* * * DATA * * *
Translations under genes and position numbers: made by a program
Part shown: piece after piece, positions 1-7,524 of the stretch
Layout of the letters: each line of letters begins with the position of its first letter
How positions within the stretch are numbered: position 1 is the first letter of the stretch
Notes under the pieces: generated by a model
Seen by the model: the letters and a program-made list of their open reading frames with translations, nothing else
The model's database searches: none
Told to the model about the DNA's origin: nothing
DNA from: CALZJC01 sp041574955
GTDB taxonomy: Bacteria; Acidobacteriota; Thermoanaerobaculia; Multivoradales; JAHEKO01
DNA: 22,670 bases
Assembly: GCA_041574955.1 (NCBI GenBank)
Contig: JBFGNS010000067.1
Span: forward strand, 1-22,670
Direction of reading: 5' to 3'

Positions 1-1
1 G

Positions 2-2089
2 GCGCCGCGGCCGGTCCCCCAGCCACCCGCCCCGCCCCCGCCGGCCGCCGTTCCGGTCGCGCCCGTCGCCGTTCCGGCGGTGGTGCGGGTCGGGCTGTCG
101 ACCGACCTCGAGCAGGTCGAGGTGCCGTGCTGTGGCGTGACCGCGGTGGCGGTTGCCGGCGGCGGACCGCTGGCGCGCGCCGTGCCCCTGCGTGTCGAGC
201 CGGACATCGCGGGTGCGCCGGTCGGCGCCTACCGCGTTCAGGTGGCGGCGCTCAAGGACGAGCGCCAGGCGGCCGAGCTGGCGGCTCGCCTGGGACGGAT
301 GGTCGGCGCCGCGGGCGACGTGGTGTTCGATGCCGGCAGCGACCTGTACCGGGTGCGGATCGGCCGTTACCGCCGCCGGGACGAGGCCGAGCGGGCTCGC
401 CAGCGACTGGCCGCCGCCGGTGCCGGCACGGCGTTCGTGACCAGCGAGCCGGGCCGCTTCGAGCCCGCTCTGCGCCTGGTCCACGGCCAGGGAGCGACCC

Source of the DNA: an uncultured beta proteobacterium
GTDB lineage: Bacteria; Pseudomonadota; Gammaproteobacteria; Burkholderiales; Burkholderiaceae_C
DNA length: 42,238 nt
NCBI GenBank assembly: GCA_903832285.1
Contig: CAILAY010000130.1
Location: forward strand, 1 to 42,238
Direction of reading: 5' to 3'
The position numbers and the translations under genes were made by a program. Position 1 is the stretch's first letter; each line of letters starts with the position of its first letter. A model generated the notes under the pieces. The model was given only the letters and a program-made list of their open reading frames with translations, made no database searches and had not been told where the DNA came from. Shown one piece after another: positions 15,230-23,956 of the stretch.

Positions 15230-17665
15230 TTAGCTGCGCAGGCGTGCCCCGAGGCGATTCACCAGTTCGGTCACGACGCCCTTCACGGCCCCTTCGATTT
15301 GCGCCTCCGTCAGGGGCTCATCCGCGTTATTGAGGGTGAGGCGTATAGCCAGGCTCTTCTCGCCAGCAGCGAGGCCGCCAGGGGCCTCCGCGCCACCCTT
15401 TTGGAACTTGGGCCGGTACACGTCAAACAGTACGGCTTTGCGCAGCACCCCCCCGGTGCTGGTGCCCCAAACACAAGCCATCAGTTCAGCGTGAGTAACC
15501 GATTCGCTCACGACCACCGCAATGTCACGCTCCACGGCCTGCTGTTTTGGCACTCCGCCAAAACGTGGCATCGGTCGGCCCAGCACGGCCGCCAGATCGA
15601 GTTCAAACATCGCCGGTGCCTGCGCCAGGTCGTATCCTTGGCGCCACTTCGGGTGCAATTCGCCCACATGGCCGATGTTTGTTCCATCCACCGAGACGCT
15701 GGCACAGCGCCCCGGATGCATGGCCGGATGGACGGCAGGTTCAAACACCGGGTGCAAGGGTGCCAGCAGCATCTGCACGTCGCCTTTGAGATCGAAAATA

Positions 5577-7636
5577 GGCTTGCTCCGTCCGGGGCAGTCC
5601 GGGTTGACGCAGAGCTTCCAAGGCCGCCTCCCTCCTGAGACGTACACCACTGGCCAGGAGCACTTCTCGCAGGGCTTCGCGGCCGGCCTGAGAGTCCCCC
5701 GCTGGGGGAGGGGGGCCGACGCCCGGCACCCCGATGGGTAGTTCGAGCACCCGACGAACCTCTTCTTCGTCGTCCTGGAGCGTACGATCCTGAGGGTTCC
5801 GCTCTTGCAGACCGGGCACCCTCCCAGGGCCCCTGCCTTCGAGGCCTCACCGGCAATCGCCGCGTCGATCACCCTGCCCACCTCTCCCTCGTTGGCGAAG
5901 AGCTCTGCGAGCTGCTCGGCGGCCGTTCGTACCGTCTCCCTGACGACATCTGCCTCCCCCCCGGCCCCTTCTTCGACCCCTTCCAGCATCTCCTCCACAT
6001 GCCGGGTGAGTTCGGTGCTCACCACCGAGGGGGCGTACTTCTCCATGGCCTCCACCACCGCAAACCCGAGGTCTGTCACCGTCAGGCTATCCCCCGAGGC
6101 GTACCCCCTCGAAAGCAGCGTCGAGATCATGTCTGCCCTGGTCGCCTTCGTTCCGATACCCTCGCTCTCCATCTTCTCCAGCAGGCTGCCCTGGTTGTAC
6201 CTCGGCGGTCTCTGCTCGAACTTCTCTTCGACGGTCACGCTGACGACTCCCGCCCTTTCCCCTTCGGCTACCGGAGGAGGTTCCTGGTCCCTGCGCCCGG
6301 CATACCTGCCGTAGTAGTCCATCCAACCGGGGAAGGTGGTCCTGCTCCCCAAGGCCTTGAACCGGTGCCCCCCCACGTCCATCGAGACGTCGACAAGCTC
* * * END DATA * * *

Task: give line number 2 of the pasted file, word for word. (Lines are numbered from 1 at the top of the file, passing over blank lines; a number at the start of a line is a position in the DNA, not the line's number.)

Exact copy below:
Part shown: piece after piece, positions 1-7,524 of the stretch